Now, whether this side of the story is true or not, you have to admit, it’s a pretty damn good song, even if you don’t like the folksy sounds of Simon and Garfunkel. And if you never heard the song, or watched the movie, I highly suggest checking them out. But for now, here's a nice little YouTube clip for your listening pleasure.

Now, if you have seen The Graduate, you could probably argue that a second Simon and Garfunkel song was more of the movie’s theme than Mrs. Robinson. That song would be The Sound of Silence. Again, another phenomimanl song—however, I don't believe it was written for the film. But, it did make its appearance several times in the flick, including the intro, outro and a famous pool scene that has been parodied throughout movie history.

Which movies, you ask? Oh, I don’t know, like, Old School. Yep, my favorite scene in that movie has to be when Sean William Scott shoots Will Ferrell in the neck with a dart. I laugh my ass off watching this scene. Not only is it hilarious, but they cleverly capture the essence of the pool scene in The Graduate. Brilliant!

Don't believe me? Take a look for yourself below. Enjoy!

Well, what do you think? Pretty damn sweet, right? Either way, leave a comment below and let me know your thoughts of this great film and great theme song. I'd love to hear what you think. And, if you haven't had a chance, check out my previous "ode to movie theme songs" post at the link below. Ciao for now.

Part 1: Blaze of Glory
Part 3: Singin' In The Rain
Part 4: Don't You (Forget About Me)
Part 5: Lose Yourself

Monday, August 22, 2011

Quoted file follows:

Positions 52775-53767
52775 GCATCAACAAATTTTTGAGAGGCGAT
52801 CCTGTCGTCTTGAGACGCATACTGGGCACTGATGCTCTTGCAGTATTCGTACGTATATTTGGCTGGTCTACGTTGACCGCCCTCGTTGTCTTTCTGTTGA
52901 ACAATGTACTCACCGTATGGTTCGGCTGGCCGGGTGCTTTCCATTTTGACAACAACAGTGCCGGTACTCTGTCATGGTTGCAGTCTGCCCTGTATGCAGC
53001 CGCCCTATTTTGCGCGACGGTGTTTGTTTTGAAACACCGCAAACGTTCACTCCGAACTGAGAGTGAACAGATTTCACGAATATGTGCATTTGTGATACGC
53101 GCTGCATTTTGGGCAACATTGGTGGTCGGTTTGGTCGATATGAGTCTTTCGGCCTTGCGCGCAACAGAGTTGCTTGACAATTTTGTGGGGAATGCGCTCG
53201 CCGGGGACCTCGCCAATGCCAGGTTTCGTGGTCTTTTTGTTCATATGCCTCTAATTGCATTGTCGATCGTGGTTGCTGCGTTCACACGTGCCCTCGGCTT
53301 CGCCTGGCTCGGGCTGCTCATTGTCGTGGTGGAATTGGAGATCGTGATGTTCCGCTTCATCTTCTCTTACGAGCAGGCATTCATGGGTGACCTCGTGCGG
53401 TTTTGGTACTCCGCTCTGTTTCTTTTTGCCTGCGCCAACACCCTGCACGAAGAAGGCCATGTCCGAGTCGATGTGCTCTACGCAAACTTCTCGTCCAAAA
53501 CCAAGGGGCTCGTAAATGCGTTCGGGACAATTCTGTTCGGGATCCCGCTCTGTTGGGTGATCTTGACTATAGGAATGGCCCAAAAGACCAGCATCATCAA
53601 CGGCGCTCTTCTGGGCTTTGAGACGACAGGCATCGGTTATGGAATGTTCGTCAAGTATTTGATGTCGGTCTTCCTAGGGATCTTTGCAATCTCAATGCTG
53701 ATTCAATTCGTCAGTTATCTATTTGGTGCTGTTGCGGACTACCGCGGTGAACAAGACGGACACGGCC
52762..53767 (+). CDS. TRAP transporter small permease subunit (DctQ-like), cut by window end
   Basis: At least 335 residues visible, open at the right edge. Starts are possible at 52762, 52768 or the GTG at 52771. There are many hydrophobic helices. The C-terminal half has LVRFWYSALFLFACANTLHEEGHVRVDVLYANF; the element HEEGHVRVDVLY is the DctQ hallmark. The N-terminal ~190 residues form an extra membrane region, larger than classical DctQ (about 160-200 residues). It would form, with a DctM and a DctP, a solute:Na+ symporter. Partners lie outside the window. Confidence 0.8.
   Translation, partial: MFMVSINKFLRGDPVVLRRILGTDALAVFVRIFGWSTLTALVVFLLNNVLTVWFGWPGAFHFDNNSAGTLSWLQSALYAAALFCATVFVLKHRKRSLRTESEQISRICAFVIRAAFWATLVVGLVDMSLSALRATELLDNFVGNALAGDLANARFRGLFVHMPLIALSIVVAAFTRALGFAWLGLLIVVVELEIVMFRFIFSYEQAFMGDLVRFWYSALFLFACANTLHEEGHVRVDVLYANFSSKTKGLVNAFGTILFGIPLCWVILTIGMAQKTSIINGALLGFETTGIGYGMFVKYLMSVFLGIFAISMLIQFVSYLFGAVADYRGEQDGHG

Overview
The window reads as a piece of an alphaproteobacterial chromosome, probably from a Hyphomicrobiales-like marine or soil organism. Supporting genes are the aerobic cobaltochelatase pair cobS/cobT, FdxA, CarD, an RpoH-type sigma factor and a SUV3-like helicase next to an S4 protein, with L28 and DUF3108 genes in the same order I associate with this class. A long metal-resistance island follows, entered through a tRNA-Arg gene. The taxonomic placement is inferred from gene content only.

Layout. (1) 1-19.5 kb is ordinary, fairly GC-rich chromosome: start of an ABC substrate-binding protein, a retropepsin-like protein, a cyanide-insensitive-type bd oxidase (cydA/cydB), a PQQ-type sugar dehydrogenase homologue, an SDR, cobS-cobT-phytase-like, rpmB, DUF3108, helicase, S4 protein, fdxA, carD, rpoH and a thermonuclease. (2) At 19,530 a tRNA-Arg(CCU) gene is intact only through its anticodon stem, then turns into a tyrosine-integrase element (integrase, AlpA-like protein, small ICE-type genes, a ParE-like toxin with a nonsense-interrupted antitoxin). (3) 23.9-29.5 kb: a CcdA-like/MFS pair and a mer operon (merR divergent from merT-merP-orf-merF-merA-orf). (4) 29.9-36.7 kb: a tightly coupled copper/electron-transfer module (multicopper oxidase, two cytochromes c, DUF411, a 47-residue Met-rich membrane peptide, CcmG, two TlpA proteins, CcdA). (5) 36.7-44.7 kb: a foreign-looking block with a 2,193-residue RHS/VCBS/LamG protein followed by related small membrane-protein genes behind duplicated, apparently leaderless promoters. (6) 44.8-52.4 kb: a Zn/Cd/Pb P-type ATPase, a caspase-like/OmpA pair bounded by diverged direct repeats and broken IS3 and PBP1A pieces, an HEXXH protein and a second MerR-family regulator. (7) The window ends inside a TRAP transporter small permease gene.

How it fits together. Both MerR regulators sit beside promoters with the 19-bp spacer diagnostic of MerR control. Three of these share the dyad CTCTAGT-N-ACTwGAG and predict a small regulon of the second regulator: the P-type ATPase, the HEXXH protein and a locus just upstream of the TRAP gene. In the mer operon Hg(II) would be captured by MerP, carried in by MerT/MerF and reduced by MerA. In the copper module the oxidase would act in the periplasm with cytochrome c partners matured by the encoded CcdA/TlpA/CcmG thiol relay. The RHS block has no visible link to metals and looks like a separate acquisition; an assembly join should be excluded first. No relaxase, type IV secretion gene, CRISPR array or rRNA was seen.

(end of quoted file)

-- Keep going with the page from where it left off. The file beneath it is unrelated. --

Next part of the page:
Ode to movie theme songs—Part 1: Blaze of Glory

I like movies. And I like music. Yeah, who doesn't, Sergio? But there's something oh-so-wonderful when a recording artist works with a studio to create a beautiful backdrop for a film, elevating it from a mere flick to a motion picture masterpiece.

Not to be mistaken for a soundtrack—a collection of music used in a film—a movie theme song is the element that carries the story, both within the picture and throughout other mediums (i.e. radio, music videos, etc.). And, with so many theme songs being created every year, I decided to pick my top 5 favorite and share them with all of you.

My first pick has to be the song Blaze of Glory by Jon Bon Jovi for the movie Young Guns II. If you haven't seen it, or the first Young Guns for that matter, I suggest adding them both to your Netflix queue. However, I personally like the second one better than the first, which is weird because sequels rarely win my choice for best of.

Now, regardless of Young Guns II being such a great movie, its theme song is what I believe helped make it such a huge box office blow out back in 1990. I mean, come on—you have Jon Bon Jovi, at his pique, writing a song for a movie about Billy "The Kid". Bon Jovi—a man who just 4 years prior won the world over with his runaway hit Wanted Dead or Alive from the album Slippery When Wet. This classic combo didn't just happen by chance. Hell no! The marketing geniuses over at 20th Century Fox knew exactly what they were doing. And trust me, it worked. So, without further ado, I give you "Blaze of Glory".

So do you agree? Should this theme song be on my list? Comment below and let me know. And, check back later to find out my remaining four theme song favorites. Or not…it's really up to you.

Part 2: Coo, coo, ca-choo Mrs. Robinson
Part 3: Singin' In The Rain
Part 4: Don't You (Forget About Me)
Part 5: Lose Yourself

Saturday, August 20, 2011

The lonely tower

There's no story to tell here. At least not one that I can think of. But imagine what stories this tower could tell as it stands here desolate and dreary withering away to nothing.

I'm 230 miles from Chicago right now in a small town called Bitely. Yeah, Bitely, Michigan. Ever hear of it? Neither did I till my buddy asked me to head up to his cottage over 10 years ago.